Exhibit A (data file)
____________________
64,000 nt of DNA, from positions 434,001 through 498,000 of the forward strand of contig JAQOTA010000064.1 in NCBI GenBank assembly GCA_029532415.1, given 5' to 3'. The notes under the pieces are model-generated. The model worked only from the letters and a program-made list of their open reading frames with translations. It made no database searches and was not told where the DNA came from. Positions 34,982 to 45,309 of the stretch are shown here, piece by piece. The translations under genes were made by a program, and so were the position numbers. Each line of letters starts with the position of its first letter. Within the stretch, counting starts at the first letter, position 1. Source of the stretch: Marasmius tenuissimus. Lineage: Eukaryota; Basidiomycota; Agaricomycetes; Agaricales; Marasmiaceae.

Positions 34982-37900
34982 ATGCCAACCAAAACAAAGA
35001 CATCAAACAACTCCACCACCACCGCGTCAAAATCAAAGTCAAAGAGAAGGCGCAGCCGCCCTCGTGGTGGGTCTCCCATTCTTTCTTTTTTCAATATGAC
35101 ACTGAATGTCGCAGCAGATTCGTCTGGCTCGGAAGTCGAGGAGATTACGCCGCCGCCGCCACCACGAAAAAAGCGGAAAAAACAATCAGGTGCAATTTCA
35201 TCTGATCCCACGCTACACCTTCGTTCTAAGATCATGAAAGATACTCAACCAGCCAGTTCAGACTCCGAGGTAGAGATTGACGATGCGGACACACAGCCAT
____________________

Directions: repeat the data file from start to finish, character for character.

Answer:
64,000 nt of DNA, from positions 434,001 through 498,000 of the forward strand of contig JAQOTA010000064.1 in NCBI GenBank assembly GCA_029532415.1, given 5' to 3'. The notes under the pieces are model-generated. The model worked only from the letters and a program-made list of their open reading frames with translations. It made no database searches and was not told where the DNA came from. Positions 34,982 to 45,309 of the stretch are shown here, piece by piece. The translations under genes were made by a program, and so were the position numbers. Each line of letters starts with the position of its first letter. Within the stretch, counting starts at the first letter, position 1. Source of the stretch: Marasmius tenuissimus. Lineage: Eukaryota; Basidiomycota; Agaricomycetes; Agaricales; Marasmiaceae.

Positions 34982-37900
34982 ATGCCAACCAAAACAAAGA
35001 CATCAAACAACTCCACCACCACCGCGTCAAAATCAAAGTCAAAGAGAAGGCGCAGCCGCCCTCGTGGTGGGTCTCCCATTCTTTCTTTTTTCAATATGAC
35101 ACTGAATGTCGCAGCAGATTCGTCTGGCTCGGAAGTCGAGGAGATTACGCCGCCGCCGCCACCACGAAAAAAGCGGAAAAAACAATCAGGTGCAATTTCA
35201 TCTGATCCCACGCTACACCTTCGTTCTAAGATCATGAAAGATACTCAACCAGCCAGTTCAGACTCCGAGGTAGAGATTGACGATGCGGACACACAGCCAT